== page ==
Obamacare has passed muster with the Supreme Court.
Can it now win at the ballot box?
The U.S. Supreme Court's historic decision on Thursday to uphold Barack Obama's health-care law capped a stellar week for the President as several elements of his re-election strategy seemed to come together all at once.
Two major polls released this week – by Quinnipiac University and the Wall Street Journal – showed Mr. Obama opening up his lead over Republican Mitt Romney in the so-called "battleground states" that will decide the election outcome.
The result appears to have been largely driven by aggressive anti-Romney advertising in those states by Mr. Obama's campaign and a Super PAC supporting him. The ads take direct aim at Mr. Romney's business record running the private equity firm Bain Capital.
If it wasn't working, you can bet the Obama campaign would have dropped the ads. Instead, it launched a new series of advertising attacks on Mr. Romney this week, characterizing the ex-Massachusetts governor as the "outsourcer-in-chief."
On top of the good poll numbers, the Supreme Court this week handed Mr. Obama two important victories that added to his campaign momentum.
The top court struck down most of Arizona's controversial law aimed at illegal immigrants. It ruled in favour of the Obama administration, which argued the law interfered with the federal government's lead role in immigration matters.
The court upheld one provision of the law – the so-called "show me your papers" provision that requires state and local police to verify the immigration status of people they stop or arrest if they suspect they are in the country illegally.
But the court also placed strict conditions on the implementation of that provision and it cleared the way for further legal challenges on the basis that the Arizona law will lead to racial profiling. Latino voters are likely to reward Mr. Obama for waging this fight.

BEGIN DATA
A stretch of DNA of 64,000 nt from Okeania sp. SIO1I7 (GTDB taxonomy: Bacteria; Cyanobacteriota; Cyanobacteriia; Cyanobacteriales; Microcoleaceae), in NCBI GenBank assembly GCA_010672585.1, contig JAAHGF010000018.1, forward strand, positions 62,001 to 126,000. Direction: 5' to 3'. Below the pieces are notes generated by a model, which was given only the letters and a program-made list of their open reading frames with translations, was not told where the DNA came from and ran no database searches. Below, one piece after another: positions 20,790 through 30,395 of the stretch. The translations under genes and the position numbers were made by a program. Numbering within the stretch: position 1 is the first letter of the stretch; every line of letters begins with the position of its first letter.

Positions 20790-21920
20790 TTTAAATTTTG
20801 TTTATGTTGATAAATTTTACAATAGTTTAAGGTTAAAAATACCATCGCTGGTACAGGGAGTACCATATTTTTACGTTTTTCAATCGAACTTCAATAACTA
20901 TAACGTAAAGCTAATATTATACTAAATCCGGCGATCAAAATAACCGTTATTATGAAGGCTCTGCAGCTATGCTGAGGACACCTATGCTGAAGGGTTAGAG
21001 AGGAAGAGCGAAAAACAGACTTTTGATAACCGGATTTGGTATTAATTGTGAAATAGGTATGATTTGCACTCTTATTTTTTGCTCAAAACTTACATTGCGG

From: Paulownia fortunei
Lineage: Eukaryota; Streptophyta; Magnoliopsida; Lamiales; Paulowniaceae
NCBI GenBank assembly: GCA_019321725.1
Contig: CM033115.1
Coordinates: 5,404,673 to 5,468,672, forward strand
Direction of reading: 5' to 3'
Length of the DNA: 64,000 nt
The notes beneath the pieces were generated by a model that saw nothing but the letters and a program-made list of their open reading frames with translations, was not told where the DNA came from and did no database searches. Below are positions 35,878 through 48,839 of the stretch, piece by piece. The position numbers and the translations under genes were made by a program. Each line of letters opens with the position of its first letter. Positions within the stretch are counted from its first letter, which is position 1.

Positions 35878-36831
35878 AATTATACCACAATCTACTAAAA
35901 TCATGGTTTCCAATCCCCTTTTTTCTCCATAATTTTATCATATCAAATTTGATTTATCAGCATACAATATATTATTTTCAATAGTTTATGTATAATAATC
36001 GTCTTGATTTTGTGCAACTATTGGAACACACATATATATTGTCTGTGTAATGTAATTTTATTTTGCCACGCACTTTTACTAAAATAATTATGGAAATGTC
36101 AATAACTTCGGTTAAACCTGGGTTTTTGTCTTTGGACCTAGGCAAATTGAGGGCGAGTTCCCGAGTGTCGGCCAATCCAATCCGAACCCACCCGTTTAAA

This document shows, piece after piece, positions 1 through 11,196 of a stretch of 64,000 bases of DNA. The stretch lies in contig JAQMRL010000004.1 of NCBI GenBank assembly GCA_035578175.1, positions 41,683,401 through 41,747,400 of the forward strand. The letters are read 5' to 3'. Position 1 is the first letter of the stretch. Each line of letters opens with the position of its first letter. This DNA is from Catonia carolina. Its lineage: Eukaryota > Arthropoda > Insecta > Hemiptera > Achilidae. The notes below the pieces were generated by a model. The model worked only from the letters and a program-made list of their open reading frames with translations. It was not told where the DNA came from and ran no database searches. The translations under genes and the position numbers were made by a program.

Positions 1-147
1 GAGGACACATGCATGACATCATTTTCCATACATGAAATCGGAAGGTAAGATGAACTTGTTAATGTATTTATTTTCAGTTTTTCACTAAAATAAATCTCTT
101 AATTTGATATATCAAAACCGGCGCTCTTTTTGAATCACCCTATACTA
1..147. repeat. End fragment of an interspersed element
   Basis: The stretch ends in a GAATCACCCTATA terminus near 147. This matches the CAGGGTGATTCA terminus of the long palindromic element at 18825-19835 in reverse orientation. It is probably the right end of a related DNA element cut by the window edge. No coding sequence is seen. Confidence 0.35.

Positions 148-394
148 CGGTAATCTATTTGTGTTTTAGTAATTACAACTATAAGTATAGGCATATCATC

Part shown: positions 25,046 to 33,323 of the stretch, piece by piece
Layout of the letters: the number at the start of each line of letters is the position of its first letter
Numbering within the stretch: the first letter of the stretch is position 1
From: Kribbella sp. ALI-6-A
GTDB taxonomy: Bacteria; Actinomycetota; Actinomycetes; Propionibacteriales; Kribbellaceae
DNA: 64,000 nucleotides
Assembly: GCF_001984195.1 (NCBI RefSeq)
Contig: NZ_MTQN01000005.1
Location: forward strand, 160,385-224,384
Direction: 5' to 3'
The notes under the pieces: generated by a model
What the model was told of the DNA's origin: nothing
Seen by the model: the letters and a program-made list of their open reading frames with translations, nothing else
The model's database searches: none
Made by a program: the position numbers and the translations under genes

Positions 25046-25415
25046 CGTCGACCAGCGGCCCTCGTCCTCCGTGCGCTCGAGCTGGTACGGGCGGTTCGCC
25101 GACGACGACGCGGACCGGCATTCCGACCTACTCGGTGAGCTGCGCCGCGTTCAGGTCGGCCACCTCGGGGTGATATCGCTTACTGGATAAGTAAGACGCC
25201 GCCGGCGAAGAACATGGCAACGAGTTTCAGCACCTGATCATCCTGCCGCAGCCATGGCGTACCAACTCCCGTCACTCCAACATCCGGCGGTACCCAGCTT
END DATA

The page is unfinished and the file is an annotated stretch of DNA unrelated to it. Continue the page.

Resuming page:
Indeed, the ruling helped Mr. Obama solidify his support among Hispanic voters, building on his recent move to halt deportations of law-abiding young adults brought to the United States illegally as children.
That move is overwhelmingly popular. A Wall Street Journal poll this week showed that 68 per cent of all voters, including 87 per cent of Latino voters, support the policy.
Sorting through the political impact of Thursday's health-care ruling is more complicated, since the decision provided ammunition for both Mr. Obama and the GOP.
It is hard not to characterize the ruling as anything but a momentous personal victory for Mr. Obama that vindicates his claim to leadership on the health-care issue. It is likely to embolden him to speak more confidently about his reforms, something the Democratic base feels he has been far too sheepish about.
The more Mr. Obama brags about his health-care law, which has survived despite the overwhelming political odds against it, the more he mobilizes the Democratic base to fight harder to re-elect him.
Mr. Romney, too, will seize on the health-care law, arguing that electing him is now the only way to stop the implementation of legislation that the Republican base fears is a slippery slope toward the nationalization of the U.S. health-care industry.
By prohibiting insurers from denying coverage to people with pre-existing medical conditions and preventing them from charging sick people higher premiums than healthy clients, Republicans argue the law will eventually put private insurers out of business, forcing the state to step in.
That will further leave health-care decisions, the GOP says, "in the hands of bureaucrats in Washington."
Opponents of the health-care law have already spent a quarter of a billion dollars on television ads attacking the legislation. Proponents, including the Obama administration, have spent only about a quarter of that amount.
With the Supreme Court ruling, the battle on the airwaves will only heat up.
Still, with the Supreme Court's backing, Mr. Obama looks more like a winner. Many analysts expect the decision will give the President a bump in the polls in coming days. And as Democrats play up the law's more popular provisions, negative public opinion toward the law could soften during the campaign.
When the history of the 2012 campaign is written, the last week of June is certain to get a chapter all its own.